Data

Percentage reduction in Gini coefficient

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What you should know about this indicator

  • Income has been equivalized – adjusted to account for the fact that people in the same household can share costs like rent and heating.
  • Only working-age population is considered (from 18 to 65 years old) , and also the income definition is the newest from the OECD since 2012. For more information on the methodology, visit the OECD Income Distribution Database (IDD).
  • Survey estimates for 2020 are subject to additional uncertainty and are to be treated with extra caution, as in most countries the survey fieldwork was affected by the Coronavirus (COVID-19) pandemic.

Data calculated according to the new OECD Terms of reference. Compared to previous terms of reference, these include a more detailed breakdown of current transfers received and paid by households as well as a revised definition of household income, including the value of goods produced for own consumption as an element of self-employed income.

The OECD Income Distribution database (IDD) has been developed to benchmark and monitor countries’ performance in the field of income inequality and poverty. It contains a number of standardised indicators based on the central concept of “equivalised household disposable income”, i.e. the total income received by the households less the current taxes and transfers they pay, adjusted for household size with an equivalence scale. While household income is only one of the factors shaping people’s economic well-being, it is also the one for which comparable data for all OECD countries are most common. Income distribution has a long-standing tradition among household-level statistics, with regular data collections going back to the 1980s (and sometimes earlier) in many OECD countries.

Achieving comparability in this field is a challenge, as national practices differ widely in terms of concepts, measures, and statistical sources. In order to maximise international comparability as well as inter-temporal consistency of data, the IDD data collection and compilation process is based on a common set of statistical conventions (e.g. on income concepts and components). The information obtained by the OECD through a network of national data providers, via a standardized questionnaire, is based on national sources that are deemed to be most representative for each country.

Small changes in estimates between years should be treated with caution as they may not be statistically significant.

Percentage reduction in Gini coefficient
This is the percentage difference between the Gini coefficient before taxes and benefits and the Gini coefficient after taxes and benefits.
Source
OECD (2024) – with minor processing by Our World in Data
Last updated
April 10, 2024
Next expected update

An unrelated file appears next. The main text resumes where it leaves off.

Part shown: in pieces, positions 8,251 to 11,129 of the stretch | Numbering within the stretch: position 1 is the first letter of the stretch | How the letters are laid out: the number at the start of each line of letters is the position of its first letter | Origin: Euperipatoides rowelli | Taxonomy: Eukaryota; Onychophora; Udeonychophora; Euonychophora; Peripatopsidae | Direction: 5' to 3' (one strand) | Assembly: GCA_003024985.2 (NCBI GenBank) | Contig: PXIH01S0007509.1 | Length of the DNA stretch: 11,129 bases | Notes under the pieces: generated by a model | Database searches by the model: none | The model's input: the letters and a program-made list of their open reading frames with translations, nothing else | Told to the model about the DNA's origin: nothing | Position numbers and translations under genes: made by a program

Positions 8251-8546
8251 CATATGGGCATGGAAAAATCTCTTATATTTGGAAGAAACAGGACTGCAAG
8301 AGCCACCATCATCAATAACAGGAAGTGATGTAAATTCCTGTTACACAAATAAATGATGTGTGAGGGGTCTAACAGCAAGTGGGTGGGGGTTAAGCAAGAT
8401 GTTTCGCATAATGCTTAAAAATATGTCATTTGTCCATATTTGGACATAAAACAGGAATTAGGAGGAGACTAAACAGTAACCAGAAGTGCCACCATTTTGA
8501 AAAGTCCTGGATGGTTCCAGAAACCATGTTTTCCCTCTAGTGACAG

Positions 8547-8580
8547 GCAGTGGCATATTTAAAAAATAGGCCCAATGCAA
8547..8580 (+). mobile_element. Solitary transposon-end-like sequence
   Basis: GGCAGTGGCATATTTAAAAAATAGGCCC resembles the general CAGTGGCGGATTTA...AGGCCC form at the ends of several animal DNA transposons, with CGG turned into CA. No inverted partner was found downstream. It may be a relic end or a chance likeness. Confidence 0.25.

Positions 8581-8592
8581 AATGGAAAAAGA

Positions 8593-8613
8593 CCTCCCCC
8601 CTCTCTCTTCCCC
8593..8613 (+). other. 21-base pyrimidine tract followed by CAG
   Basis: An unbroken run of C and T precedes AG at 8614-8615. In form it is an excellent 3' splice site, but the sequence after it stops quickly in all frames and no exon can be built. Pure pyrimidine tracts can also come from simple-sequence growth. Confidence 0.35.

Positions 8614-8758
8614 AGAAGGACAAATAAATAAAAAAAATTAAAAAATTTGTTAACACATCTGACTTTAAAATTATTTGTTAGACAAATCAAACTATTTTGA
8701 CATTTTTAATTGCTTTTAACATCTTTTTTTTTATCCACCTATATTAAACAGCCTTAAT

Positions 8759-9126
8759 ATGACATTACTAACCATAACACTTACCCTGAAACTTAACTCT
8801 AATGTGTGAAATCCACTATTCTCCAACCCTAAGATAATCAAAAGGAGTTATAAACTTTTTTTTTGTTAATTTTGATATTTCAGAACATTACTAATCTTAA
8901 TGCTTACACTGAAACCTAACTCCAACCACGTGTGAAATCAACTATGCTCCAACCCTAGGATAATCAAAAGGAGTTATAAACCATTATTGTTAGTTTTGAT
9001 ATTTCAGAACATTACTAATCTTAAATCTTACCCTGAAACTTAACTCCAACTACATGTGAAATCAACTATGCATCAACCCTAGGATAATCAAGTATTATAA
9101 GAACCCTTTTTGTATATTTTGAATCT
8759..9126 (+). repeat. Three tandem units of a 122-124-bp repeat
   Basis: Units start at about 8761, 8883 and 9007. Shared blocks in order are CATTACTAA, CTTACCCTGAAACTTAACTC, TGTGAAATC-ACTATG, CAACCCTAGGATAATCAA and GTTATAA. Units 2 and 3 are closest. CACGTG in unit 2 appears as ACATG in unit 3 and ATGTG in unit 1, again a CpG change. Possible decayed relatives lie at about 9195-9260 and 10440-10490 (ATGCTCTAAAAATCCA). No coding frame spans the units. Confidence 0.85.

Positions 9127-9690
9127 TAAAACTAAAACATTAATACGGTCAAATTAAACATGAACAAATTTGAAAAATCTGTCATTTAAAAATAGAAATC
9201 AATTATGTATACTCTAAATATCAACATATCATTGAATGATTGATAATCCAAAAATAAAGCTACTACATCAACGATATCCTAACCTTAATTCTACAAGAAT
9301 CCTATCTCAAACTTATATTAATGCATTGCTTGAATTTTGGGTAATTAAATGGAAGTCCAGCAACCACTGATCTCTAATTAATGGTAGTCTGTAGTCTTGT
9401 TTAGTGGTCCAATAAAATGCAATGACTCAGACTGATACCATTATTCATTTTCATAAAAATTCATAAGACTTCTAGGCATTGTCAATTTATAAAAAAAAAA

April 2025
Date range
1976–2022
Unit
%

Sources and processing

This data is based on the following sources

The OECD Income Distribution database (IDD) has been developed to benchmark and monitor countries’ performance in the field of income inequality and poverty. It contains a number of standardized indicators based on the central concept of “equivalized household disposable income”, i.e. the total income received by the households less the current taxes and transfers they pay, adjusted for household size with an equivalence scale. While household income is only one of the factors shaping people’s economic well-being, it is also the one for which comparable data for all OECD countries are most common. Income distribution has a long-standing tradition among household-level statistics, with regular data collections going back to the 1980s (and sometimes earlier) in many OECD countries.

Achieving comparability in this field is a challenge, as national practices differ widely in terms of concepts, measures, and statistical sources. In order to maximise international comparability as well as inter-temporal consistency of data, the IDD data collection and compilation process is based on a common set of statistical conventions (e.g. on income concepts and components). The information obtained by the OECD through a network of national data providers, via a standardized questionnaire, is based on national sources that are deemed to be most representative for each country.

Small changes in estimates between years should be treated with caution as they may not be statistically significant.

Retrieved on
April 10, 2024
Citation
This is the citation of the original data obtained from the source, prior to any processing or adaptation by Our World in Data. To cite data downloaded from this page, please use the suggested citation given in Reuse This Work below.
OECD (2024). Income Distribution Database.

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Citations

How to cite this page

To cite this page overall, including any descriptions, FAQs or explanations of the data authored by Our World in Data, please use the following citation:

“Data Page: Percentage reduction in Gini coefficient”, part of the following publication: Joe Hasell, Pablo Arriagada, Esteban Ortiz-Ospina and Max Roser (2023) - “Economic Inequality”. Data adapted from OECD. Retrieved from https://ourworldindata.org/grapher/reduction-in-income-inequality [online resource]
How to cite this data

In-line citationIf you have limited space (e.g. in data visualizations), you can use this abbreviated in-line citation:

OECD (2024) – with minor processing by Our World in Data

Full citation

OECD (2024) – with minor processing by Our World in Data. “Percentage reduction in Gini coefficient” [dataset]. OECD, “OECD Income Distribution Database (IDD)” [original data]. Retrieved July 25, 2024 from https://ourworldindata.org/grapher/reduction-in-income-inequality